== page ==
Friday, April 3rd, 2010: at sylhet British Council organized a creativity workshop for working children. The workshop was for a 3-hour shift and was targeted at instilling the children with creativity and infusing the innovative ideas in them.
Working children between the age group of 12 to 15 were targeted to carry on the concept. It was aimed at encouraging them to be natural with their creative & innovative ideas.
My heart is full and running over with gratitude to the
At the Starting of the workshop, at first I tried to break the ice with the children, get to know them and their background. This is when I realized as I came to the workshop after being well rested from my hotel, the children came directly from their work place just to participate in the comic workshop even though their classes were dismissed on holidays! . The outpouring of time, energy and support was encouraging. The variety of expressions and the exposure for the thirty students who participated are priceless.
The workshop was held in Sylhet so there were a little language barrier between my Bangla and their sylhoti speaking. Here my last minute sylhet short training came handy as I learned some catchy word from one of my sylhoti friend before coming to the workshop. Like “matao= talk” and “ubao= wait or stand”!!! And also this comic workshop was based mostly on visual communication so the language barrier wasn’t a big deal. Within 15 minutes of time I succeed to make them believe that I am one of them and this workshop is nothing but having fun and doing something new.
After the Introduction, I talked about comics and how they think about it. As like all the children in the world the reaction was very positive. But in the discussion one thing came out is though the children like reading comics they can’t even afford one. So I cut them a deal. I said “How about if you don’t have to buy a comic book anymore, how about I teach you how to make one your self so that each of you guys can make then share and read it to each other?? ” And the magic worked. The best part was that they only need a pen and a paper.
As I recall it- Empowering children to voice out their feelings. The methodology I used for the participants is very simple and effective through which any person can relate and transform their stories easily into comics. Participants have never before worked on such medium; initially their reactions were simply amazing! And that made all the difference! The workshop brought children into motion, the participants but also the co-facilitators, the teachers and the head master that were administering the event.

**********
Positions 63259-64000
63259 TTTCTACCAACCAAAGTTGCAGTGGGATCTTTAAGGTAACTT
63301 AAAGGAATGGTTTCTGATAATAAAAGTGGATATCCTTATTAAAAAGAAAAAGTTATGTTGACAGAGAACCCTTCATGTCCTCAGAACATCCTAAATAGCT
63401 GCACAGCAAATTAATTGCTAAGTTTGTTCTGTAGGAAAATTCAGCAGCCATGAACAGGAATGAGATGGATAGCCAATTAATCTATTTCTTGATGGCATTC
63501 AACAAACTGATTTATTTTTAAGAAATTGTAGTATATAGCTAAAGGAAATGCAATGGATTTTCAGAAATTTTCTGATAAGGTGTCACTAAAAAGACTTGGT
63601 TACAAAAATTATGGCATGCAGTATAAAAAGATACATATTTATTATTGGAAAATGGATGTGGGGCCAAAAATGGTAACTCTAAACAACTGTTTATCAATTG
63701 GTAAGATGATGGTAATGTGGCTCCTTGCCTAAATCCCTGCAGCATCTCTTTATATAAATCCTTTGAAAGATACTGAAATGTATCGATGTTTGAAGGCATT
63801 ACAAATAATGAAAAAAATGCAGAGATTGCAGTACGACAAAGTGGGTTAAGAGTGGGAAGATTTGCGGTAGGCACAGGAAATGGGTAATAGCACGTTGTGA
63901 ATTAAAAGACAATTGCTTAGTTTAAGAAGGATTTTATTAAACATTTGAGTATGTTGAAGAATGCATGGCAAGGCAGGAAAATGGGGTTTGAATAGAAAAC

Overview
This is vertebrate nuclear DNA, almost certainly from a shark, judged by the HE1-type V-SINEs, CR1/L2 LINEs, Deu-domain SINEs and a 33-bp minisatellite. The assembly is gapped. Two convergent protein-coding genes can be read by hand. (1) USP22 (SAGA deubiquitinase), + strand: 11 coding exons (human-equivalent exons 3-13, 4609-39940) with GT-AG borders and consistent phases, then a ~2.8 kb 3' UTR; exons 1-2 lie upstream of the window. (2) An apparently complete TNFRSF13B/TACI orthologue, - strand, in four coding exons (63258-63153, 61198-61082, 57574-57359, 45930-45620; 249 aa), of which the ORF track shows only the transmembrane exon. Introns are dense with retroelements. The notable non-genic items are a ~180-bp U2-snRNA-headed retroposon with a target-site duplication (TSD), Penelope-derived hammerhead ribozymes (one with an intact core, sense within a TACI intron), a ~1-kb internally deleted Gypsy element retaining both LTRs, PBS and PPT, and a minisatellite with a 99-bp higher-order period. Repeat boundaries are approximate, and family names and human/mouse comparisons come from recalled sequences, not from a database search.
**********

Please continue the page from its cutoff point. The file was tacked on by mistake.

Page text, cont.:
The thirty children were divided into three groups. Each group had 5 writers and 5 Artist. The children had freedom to choose. Most of them wanted to be the scriptwriters! But I found some great illustrator/artist among them too!
After the groups were ready and well equipped with pencil, papers and pens, we started to talk about the Story. Mainly I talked about their likes and dislikes, dreams and nightmares to find out themes in which they will actually love to make some story. Along the process many children shared stories and a lot of jokes too! The jokes were put into the stories later on.
An illustrated creative writing.
A short comic.
A Comic strip
An illustrated creative writing:
The theme of the illustrated creative writing was “
While writing about “
As I asked a 10 year old, “How are you planning to go to
you can see the rope and the ladder he drew on the wallpaper besides his writing called “getting down to
Finally the creative writings and the illustration were glued into wallpaper. The young artist did a very good job on coloring and illustrating the stories on the wallpaper. In the wallpaper you can see how the reflection of their stories gets into drawing Michel Jackson Big Ben and all that.
Children are like those empty drawing sheets.... they learn and write their dreams on them. Wonderful stories flowed out of their imaginative minds and it reflected rich contents and send across very powerful messages.
Short Comic and Comic Strips:
side by side I started to train up the artist section with the basics. I made them believe that making comics is no Rocket Science...its actually so simple. You just need to know how to draw an "O" and a "T" and the rest follows. I taught them the use of comic bubbles and comic boxes and how to make different kinds of it. Understanding the concept and took keen interest.
The young scriptwriters converted their stories and plots into dialogs and scene. And depending upon the scene the little cartoonists made boxes and cartoons within it. After that they put bubble along with the dialogs. Walla! A comic is created!
Such a Comic was named “the Story of the elephant and the little ant ” were their moral message was “no matter how little some one is you never should look down upon them”
A strip comic was named “BOISHAKHI CARTOON” here are few samples:
Finally after all the hard work was done, a presentation session was created. Each team comes up with their comics/wallpapers and read it to the audience. This session was really amusing. All the works were pasted on the classroom wall. When they saw their comics displayed, the participants were amazed..."Did I make this?"-Was a common response... I said yes! The kids sent there believed in their Comics as much as I did! The feedback that they gave made all my pains worthwhile.
PS: after the workshop was closed. It was 10 pm at night I was heading to the hotel; out of nowhere the kids came up to me and gifted me with Flowers. I never can forget the love)